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What is a BDC?

by Sheila Hopkins

The long, seemingly unending period of low interest rates and low returns on fixed-income investments has pushed investors to look for ways to boost their portfolios’ performance. One of the nontraditional investments getting a lot of attention because of its high yields relative to more traditional fixed-income investments are business development companies (BDC), a form of publicly registered investment company in the United States that provides financing to small and mid-sized businesses.

According to data from Closed-end Fund Advisors (CEFA), the average income yield on the BDC universe (both debt- and equity-focused firms), as of June 30, 2015, is about 9.5 percent. The long-term average is more than 6 percent. Any way you look at it, this is a very attractive return for yield-starved investors.

BDCs are essentially publicly traded closed-end funds that make investments in private or small public businesses that need funding to help them grow. BDCs were originally set up by the SEC to give retail investors the ability to participate as equity owners in growing firms just as institutional investors do. Most BDCs, however, have moved from acquiring equity positions to providing debt, primarily mezzanine. Of the roughly 55 BDCs in the market, more than 40 are debt focused.

“Different companies specialize in different kinds of debt,” says Steven Davidoff Solomon, a professor of law at the University of California, Berkeley, “but the mainstay has been mezzanine debt and collateralized loan obligations  — pools of leveraged loans. This debt is often issued in connection with private equity buyouts and is of the riskier ilk. This makes business development companies a friendly cousin to a true private equity fund.”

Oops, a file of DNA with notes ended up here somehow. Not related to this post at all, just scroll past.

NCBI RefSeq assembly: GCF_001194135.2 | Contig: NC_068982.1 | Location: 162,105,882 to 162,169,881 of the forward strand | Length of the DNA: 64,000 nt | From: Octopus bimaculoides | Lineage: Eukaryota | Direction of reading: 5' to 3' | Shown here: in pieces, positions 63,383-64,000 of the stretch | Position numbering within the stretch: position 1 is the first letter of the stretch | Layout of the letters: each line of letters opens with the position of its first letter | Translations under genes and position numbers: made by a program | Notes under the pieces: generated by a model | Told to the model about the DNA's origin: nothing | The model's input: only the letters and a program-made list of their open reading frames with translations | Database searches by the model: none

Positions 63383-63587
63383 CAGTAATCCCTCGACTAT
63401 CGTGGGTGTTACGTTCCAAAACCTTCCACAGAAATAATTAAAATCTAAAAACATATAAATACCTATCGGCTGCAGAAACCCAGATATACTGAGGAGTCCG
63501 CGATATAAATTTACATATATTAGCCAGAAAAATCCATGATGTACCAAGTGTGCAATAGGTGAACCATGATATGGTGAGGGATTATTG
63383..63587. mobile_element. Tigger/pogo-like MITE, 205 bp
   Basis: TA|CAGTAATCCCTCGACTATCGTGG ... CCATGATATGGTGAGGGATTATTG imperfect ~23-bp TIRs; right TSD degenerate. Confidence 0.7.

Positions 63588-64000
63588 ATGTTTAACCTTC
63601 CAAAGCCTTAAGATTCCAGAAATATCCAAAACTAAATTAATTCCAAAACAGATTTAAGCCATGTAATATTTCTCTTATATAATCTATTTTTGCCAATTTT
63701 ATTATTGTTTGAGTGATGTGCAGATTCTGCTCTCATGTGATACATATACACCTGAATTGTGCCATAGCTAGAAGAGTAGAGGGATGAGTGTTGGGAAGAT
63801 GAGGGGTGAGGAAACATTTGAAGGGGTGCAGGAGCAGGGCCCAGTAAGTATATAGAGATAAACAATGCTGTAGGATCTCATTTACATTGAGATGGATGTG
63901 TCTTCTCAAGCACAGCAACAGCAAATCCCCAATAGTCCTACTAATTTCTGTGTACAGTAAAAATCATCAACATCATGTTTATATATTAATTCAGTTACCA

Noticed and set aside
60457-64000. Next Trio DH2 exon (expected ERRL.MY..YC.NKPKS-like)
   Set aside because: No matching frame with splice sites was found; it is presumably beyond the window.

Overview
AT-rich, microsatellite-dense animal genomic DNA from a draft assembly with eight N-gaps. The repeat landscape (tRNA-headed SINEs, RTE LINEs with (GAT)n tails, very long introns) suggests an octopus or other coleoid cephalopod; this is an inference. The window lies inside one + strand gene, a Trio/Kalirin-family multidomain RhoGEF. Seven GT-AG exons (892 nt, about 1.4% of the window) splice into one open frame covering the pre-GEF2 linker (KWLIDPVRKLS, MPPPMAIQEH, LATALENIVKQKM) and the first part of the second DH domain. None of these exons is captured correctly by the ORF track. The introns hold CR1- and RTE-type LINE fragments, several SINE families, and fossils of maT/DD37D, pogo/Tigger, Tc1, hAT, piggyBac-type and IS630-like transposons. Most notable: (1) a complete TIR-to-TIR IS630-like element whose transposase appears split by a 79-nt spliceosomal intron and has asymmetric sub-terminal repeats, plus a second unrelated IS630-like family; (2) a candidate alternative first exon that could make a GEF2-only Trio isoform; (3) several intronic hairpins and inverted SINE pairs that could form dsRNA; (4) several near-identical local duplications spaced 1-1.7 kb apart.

The primary advantage of BDCs is, of course, the yield. They currently have a one-year average yield of 10.7 percent, with the three-year NAV total returns coming in at more than 29 percent.

The major appeal of BDCs is that they often pay — at least in the past few years — hefty dividends from the high interest rates charged on the loans they make to small businesses. Of course, these high rates of interest reflect the high risk involved with some of these loans.

Those investors looking to add BDCs to their portfolio need to do their homework if they want to mitigate the risks.

“We like a portfolio of BDCs that blend to about 60 percent first-lien loans and about 80 percent variable loans,” says John Cole Scott, CIO, Closed-End Fund Advisors. “This protects investors from two possible outcomes. Variable loans protect from rates rising faster than we expect, and first-lien exposure helps to protect from unexpected economic or market headwinds, such as Greece, oil, flash crash, bear market, negative GDP growth, etc. We also pay attention to nonaccrual loans and like to keep the average under 3 percent.”

Scott also recommends that investors diversify.

“We recommend investors own six to 10 BDCs, as then they reduce the risk per BDC and typically gain exposure to 500 to 1,000 underlying companies while still being able to pick the top 20 percent to 25 percent of the BDC sector.”

BDCs appear to be here to stay, but as with all nontraditional investments, investors and their advisers need to be extra careful. The high yields are real, but the risks are just as real. The sector will be tested as interest rates begin to rise. If it can handle the coming increase in the cost of capital, it likely will become a standard addition to the portfolios of sophisticated private investors. The next couple of years will be a very interesting time for this emerging investment product.

(To read a full-length feature article on this subject, see the September issue of Real Assets Adviser.)

Sheila Hopkins (s.hopkins@irei.com) is a freelance writer living in Clemson, S.C.

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